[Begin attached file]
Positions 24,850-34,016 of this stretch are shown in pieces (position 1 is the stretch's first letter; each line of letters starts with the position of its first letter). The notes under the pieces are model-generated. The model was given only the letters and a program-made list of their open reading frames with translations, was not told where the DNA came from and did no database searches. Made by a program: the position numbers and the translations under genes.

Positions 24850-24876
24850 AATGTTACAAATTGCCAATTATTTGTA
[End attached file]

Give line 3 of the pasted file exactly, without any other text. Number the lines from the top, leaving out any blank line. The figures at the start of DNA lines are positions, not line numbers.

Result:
24850 AATGTTACAAATTGCCAATTATTTGTA